I plead NOT GUILTY
It was a Friday night and we were all seated at the dinner table. As I served the food my 9-year-old shrieked – “No spinach please!” I could immediately sense my husband’s piercing eyes on me as if asking – “Why doesn’t she have the greens?” Even before his looks could transpire into words I retorted back, “Don’t ask me why !!”
My daughter has already fractured her hand twice and sadly both the instances were in my presence. I felt guilty beyond words and blamed myself immensely for not being prudent enough to react in the fraction of a second between her run and the leap. I still get flashbacks of the incident. I am also sure I would have blamed myself equally had this incident happened in my absence. After this people asked me, “Why didn’t you stop her from jumping??”
She was not potty trained till the age of 5. Trust me, cleaning a 5-year old’s bum every morning is not something I enjoyed. But she just wasn’t ready. Who is to be blamed for it?? The mother??
The child doesn’t perform as per expectations at school. You get to hear “The mom hardly gets time from her own merry making to get involved with the child.”
Motherhood is indeed a monumental job be it for a working or stay at home mother. Mothers provide the physical, emotional, spiritual support and inspire their children. They are supposed to be the role model to them and set the right benchmark. We do the best to our ability but it is also a 24-exhausting job. So, stop this “Blame the mother” game. In my parenting journey I have realized that people are going to be judgmental about you and your parenting style but be unapologetic and stop feeling guilty for doing it your way and having a life of your own.
The best part of this journey for me has been that I have done it my way. My husband has participated in a very superficial way till date. We keep having the discussion and he keeps agreeing that his active participation is much needed. Parenting never came with a blue print. I faced my own hardships and did my own permutation combinations. It’s a long way ahead and eventually I would know if I fared well. As of now I am the best judge of my situation and I refuse to apologize for my decisions. My yardstick for right parenting has never been:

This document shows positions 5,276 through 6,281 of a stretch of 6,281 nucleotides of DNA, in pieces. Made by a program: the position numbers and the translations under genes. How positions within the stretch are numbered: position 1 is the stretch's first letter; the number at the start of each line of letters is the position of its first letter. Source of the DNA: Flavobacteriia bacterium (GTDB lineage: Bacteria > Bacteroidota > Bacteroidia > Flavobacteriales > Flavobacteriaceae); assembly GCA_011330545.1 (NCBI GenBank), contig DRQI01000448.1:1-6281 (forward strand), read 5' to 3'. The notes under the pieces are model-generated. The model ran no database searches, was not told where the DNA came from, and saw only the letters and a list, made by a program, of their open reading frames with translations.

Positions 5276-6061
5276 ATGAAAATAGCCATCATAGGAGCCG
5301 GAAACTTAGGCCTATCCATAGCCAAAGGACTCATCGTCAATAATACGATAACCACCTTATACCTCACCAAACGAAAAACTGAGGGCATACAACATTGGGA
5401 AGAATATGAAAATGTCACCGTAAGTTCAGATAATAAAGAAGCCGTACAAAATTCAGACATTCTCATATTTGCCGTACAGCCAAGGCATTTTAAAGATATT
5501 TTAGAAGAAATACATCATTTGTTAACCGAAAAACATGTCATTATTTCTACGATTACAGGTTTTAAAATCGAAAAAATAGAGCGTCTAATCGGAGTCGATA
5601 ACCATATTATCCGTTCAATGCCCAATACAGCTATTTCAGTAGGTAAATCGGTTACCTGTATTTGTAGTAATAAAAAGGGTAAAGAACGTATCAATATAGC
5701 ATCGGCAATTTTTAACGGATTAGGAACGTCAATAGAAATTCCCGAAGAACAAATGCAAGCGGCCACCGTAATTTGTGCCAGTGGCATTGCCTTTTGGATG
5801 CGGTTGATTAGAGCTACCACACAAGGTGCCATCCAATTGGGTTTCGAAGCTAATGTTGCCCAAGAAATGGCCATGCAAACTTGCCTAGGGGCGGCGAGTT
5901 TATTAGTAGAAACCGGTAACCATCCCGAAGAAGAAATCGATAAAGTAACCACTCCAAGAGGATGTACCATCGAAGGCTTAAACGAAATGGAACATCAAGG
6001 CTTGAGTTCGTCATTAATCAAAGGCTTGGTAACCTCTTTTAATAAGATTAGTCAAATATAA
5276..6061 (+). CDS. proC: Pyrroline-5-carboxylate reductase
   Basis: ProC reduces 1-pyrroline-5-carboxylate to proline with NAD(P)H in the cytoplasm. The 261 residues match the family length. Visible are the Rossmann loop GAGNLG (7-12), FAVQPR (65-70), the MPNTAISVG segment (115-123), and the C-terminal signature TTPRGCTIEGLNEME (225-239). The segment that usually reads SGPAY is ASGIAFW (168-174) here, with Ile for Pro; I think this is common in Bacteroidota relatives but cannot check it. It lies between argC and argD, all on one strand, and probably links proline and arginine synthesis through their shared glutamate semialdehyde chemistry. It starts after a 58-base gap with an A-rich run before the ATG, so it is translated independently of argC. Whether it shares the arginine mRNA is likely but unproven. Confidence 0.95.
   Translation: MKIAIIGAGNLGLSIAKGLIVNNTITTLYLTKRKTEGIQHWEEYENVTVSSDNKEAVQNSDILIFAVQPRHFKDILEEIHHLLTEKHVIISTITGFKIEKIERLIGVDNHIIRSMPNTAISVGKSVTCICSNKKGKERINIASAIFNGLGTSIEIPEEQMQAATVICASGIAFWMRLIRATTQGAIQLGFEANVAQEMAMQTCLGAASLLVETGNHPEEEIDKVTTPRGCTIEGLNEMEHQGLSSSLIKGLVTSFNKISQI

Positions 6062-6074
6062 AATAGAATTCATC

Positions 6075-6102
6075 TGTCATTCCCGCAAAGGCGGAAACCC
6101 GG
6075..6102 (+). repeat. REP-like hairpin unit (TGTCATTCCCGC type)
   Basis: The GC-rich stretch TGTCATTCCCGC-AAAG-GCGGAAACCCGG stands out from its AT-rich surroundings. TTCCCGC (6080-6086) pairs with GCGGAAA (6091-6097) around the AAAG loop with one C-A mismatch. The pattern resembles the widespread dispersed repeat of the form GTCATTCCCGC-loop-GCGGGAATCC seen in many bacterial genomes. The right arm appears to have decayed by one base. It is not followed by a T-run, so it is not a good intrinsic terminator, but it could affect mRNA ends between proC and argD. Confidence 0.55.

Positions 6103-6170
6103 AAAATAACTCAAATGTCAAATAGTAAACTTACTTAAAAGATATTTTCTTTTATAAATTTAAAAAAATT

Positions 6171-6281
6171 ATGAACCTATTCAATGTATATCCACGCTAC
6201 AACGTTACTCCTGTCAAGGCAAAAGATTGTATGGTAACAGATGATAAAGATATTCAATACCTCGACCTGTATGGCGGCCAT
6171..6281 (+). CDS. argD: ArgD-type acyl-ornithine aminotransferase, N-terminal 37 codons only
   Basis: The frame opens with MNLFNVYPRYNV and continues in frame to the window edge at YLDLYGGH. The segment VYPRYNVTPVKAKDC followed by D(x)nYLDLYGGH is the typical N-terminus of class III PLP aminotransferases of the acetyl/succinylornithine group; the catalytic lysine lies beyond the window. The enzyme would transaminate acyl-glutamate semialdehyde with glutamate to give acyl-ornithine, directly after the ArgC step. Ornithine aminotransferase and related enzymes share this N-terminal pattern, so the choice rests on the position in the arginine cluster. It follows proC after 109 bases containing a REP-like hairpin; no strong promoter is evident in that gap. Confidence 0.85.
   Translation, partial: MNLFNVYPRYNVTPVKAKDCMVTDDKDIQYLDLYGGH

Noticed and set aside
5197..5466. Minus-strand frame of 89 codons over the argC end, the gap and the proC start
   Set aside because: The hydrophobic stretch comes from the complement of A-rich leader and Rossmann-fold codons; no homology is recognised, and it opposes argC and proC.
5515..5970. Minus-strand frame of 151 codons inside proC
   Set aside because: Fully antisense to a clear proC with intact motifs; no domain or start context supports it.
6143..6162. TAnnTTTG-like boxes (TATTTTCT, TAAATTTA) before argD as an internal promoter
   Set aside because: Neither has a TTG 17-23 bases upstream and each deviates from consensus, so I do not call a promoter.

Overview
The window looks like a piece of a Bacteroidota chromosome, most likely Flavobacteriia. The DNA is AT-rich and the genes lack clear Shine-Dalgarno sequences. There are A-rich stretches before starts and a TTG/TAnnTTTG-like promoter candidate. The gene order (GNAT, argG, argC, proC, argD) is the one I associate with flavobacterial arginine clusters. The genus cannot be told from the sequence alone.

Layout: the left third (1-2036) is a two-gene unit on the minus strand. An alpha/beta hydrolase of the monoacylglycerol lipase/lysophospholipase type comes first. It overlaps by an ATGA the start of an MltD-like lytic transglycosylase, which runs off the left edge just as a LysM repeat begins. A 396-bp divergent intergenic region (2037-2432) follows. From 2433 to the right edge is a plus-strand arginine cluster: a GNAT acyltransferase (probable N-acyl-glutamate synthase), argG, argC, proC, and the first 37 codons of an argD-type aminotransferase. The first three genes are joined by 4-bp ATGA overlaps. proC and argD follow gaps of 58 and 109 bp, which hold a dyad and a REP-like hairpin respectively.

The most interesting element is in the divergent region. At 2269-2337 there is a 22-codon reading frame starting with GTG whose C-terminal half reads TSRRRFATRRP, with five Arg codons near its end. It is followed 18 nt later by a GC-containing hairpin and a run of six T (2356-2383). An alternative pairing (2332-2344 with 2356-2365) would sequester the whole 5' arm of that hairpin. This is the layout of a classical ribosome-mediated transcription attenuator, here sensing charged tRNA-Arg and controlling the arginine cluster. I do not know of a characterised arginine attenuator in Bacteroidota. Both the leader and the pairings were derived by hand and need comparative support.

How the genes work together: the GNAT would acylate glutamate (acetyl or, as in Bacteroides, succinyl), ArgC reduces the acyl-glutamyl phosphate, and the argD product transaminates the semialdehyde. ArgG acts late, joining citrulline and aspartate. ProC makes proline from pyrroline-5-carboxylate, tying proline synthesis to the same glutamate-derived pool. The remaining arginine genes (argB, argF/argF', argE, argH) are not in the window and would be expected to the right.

How soon she did it? Children accomplish milestones in their own way and own time.
Did she top the class? In life her competition is not going to be with the 30 students in her class. So, stop feeling the peer pressure.
I refuse to be deterred by these short-term success or failure.
“Love yourself first and everything else will fall into place.” Over the years I have realized this is so true.
Stop feeling guilty for digging into that tub of ice cream after putting her to sleep.
Stop feeling guilty about those girls’ night out that will help you rejuvenate and be ready for the coming week.
Go out for solo vacations or with your girl gang or your husband without the kid if permissible. This break is much needed to keep your sanity intact.
Train your feet not to turn towards the kid’s section as soon as you enter the shopping mall. You came to shop for yourself and you do not need to compensate for the guilt of shopping for yourself.
Take the ownership of your kid’s imperfection and tantrums. But do not blame yourself solely for it. Parenting is a shared responsibility and also the school and society has a part to play in shaping up the child. Identify the shortcomings and rectify them instead of fretting about it.
Parenting is a journey. Learn from your experiences and challenge yourself to do better. Because you want the best for your child.
Stop putting yourself up on a pedestal and stop being amused when people call you a “Superwoman” because as a parent you will often be at crossroads. Sometimes you will do it right and sometimes you might end up doing it all wrong.
Just own it all and bid the guilt goodbye!
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